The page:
Online courses have created a different testing environment. A test in an online setting can be easily presented in multiple modes (i.e., all at once, one at a time). However, there are no established guidelines to date on how the test presentation modes should be used in an online test. Using a sample of sixty-five undergraduate students, this study examined if test presentation modes (i.e., all at once, one at a time), student self-perceived learning styles (i.e., surface style, deep style), and types of test problems (i.e., factual/conceptual questions, applied questions) have an effect on student achievement in four unit tests. Findings from one-way MANOVA and repeated measures ANOVAs revealed that test presentation modes alone did not influence student test performance. However, when the variables of student self-perceived learning styles and types of test problems were added, students with a surface style scored significantly higher on the factual/conceptual problems in the one-at-a-time test presentation mode than in the all-at-once test presentation mode. No significant differences were found for students with a deep style in test performance based upon test presentation modes and types of questions. This study suggests test presentation modes can be set according to students’ learning styles. Students with a surface style may benefit from the one-at-a-time test presentation mode over time. Furthermore, it is recommended that technical issues and test security should be considered in determining an optimal test presentation mode.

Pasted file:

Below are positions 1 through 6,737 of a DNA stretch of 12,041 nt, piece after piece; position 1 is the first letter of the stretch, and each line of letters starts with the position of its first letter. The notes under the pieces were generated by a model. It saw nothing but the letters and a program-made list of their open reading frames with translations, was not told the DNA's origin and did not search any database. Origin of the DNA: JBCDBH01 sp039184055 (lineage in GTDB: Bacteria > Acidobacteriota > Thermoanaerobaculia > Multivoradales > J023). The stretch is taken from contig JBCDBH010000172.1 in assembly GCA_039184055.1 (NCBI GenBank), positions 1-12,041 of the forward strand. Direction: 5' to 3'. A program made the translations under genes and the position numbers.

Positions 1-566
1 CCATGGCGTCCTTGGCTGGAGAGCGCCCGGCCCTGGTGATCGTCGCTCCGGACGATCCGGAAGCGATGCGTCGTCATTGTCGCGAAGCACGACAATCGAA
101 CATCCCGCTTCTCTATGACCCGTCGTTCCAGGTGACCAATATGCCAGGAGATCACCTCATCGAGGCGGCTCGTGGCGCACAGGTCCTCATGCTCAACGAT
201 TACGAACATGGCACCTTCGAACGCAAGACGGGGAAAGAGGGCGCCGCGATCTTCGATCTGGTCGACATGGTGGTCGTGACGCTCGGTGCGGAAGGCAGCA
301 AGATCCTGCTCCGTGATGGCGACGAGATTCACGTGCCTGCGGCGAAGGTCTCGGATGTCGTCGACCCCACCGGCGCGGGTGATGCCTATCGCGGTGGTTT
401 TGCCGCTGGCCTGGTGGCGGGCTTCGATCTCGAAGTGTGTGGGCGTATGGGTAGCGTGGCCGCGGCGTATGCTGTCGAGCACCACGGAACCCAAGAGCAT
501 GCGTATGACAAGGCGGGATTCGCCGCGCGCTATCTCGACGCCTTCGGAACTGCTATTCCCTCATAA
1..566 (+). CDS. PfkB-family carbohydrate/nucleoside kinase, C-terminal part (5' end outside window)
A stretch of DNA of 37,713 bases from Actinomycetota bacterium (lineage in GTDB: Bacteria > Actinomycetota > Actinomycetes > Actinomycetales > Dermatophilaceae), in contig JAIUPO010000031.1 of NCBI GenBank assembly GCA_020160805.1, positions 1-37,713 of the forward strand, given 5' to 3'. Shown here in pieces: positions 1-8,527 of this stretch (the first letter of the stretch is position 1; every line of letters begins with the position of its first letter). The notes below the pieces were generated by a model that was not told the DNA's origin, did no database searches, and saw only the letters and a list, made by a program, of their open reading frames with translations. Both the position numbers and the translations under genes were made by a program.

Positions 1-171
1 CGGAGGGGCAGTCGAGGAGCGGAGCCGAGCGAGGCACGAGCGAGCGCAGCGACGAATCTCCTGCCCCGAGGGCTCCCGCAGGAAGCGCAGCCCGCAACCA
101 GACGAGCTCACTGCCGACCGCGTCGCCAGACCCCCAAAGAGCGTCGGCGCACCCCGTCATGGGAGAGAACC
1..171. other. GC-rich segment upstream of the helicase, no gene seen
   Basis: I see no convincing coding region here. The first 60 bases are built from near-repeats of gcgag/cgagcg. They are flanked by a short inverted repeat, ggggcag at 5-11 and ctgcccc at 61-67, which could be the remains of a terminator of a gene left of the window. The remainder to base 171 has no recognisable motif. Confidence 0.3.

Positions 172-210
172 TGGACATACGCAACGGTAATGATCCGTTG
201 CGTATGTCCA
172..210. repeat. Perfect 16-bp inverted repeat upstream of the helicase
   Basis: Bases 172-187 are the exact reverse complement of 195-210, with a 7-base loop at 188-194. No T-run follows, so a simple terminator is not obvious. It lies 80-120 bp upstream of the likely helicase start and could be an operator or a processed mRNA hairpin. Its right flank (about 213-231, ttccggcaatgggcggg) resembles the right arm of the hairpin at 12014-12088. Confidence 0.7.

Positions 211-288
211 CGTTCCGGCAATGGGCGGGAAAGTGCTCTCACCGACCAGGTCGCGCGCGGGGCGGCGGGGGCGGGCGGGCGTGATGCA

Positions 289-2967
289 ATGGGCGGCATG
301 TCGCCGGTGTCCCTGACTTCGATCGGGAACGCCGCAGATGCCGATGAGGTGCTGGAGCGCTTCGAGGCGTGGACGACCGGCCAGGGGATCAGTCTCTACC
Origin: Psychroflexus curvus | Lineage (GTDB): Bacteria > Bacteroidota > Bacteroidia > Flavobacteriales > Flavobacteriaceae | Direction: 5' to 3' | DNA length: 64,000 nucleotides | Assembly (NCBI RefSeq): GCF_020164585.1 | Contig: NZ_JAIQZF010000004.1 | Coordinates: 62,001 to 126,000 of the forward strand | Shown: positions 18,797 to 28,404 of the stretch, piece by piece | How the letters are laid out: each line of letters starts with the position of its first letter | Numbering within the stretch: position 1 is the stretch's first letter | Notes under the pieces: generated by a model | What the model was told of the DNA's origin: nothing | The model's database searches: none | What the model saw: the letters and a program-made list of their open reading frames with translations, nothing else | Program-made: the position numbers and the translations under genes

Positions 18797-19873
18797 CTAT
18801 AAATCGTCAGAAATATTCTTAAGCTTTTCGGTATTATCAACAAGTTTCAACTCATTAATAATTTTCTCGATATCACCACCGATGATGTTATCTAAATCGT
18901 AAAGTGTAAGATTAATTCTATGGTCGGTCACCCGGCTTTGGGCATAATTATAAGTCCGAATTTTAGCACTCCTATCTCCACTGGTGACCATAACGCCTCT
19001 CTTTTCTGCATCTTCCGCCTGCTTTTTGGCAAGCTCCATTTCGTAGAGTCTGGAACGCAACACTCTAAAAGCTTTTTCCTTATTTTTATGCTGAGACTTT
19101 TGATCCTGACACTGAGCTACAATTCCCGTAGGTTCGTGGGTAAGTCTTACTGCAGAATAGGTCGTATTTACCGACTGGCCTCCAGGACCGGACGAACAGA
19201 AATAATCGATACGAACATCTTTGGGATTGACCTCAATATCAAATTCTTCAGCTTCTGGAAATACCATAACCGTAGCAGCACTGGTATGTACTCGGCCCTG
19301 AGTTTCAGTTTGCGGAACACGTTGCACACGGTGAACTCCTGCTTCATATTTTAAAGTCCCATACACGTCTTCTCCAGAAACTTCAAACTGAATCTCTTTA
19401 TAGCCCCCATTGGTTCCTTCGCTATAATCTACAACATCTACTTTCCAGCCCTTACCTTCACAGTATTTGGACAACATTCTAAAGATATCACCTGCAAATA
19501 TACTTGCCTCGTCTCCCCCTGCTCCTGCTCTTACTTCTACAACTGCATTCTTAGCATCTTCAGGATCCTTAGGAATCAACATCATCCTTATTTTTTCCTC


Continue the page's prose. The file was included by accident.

"Online Test Presentation Modes, Student Self-perceived Learning Styles, and Student Performance on Factual/Conceptual and Applied Problems,"
Kentucky Journal of Excellence in College Teaching and Learning: Vol. 8
, Article 6.
Available at: http://encompass.eku.edu/kjectl/vol8/iss1/6